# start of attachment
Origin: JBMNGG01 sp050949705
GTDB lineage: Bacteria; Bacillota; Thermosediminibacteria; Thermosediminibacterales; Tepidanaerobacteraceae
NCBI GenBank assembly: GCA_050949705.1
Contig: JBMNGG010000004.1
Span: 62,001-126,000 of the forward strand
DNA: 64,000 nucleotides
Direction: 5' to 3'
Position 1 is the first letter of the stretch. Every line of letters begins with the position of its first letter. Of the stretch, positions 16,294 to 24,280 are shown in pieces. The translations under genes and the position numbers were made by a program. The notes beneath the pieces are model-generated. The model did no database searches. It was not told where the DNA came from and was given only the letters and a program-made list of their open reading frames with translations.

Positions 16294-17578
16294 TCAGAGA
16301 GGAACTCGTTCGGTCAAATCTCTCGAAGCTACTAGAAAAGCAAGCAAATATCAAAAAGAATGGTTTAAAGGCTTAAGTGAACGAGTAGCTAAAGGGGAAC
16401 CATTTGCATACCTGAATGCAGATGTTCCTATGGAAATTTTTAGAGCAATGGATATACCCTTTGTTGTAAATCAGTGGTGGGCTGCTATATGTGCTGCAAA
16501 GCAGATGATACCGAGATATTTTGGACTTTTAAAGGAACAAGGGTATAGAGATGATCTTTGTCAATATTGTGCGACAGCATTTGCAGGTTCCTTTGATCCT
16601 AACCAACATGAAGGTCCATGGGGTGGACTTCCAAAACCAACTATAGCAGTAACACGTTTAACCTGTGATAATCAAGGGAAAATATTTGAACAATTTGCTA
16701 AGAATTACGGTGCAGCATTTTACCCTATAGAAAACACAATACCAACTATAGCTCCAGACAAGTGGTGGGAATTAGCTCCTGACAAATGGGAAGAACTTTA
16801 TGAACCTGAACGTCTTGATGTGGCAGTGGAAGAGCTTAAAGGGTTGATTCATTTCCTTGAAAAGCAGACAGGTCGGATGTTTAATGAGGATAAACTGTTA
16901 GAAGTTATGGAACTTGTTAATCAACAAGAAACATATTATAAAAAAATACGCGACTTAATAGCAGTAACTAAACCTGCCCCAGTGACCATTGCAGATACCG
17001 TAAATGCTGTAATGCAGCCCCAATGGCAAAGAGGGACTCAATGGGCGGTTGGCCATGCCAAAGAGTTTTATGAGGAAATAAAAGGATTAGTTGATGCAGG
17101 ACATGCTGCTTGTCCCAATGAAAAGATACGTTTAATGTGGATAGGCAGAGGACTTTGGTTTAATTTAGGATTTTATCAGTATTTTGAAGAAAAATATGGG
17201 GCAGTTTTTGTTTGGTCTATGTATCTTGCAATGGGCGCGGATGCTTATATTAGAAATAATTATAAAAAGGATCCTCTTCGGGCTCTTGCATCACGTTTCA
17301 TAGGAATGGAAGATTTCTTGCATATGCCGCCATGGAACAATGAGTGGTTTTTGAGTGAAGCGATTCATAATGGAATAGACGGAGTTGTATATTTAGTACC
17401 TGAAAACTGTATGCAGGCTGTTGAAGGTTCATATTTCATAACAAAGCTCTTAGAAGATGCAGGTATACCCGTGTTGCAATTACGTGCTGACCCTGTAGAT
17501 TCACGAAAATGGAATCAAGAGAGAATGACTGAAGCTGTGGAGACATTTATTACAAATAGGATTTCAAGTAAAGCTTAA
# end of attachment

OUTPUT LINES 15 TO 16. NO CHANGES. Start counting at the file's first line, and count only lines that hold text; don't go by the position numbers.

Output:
16701 AGAATTACGGTGCAGCATTTTACCCTATAGAAAACACAATACCAACTATAGCTCCAGACAAGTGGTGGGAATTAGCTCCTGACAAATGGGAAGAACTTTA
16801 TGAACCTGAACGTCTTGATGTGGCAGTGGAAGAGCTTAAAGGGTTGATTCATTTCCTTGAAAAGCAGACAGGTCGGATGTTTAATGAGGATAAACTGTTA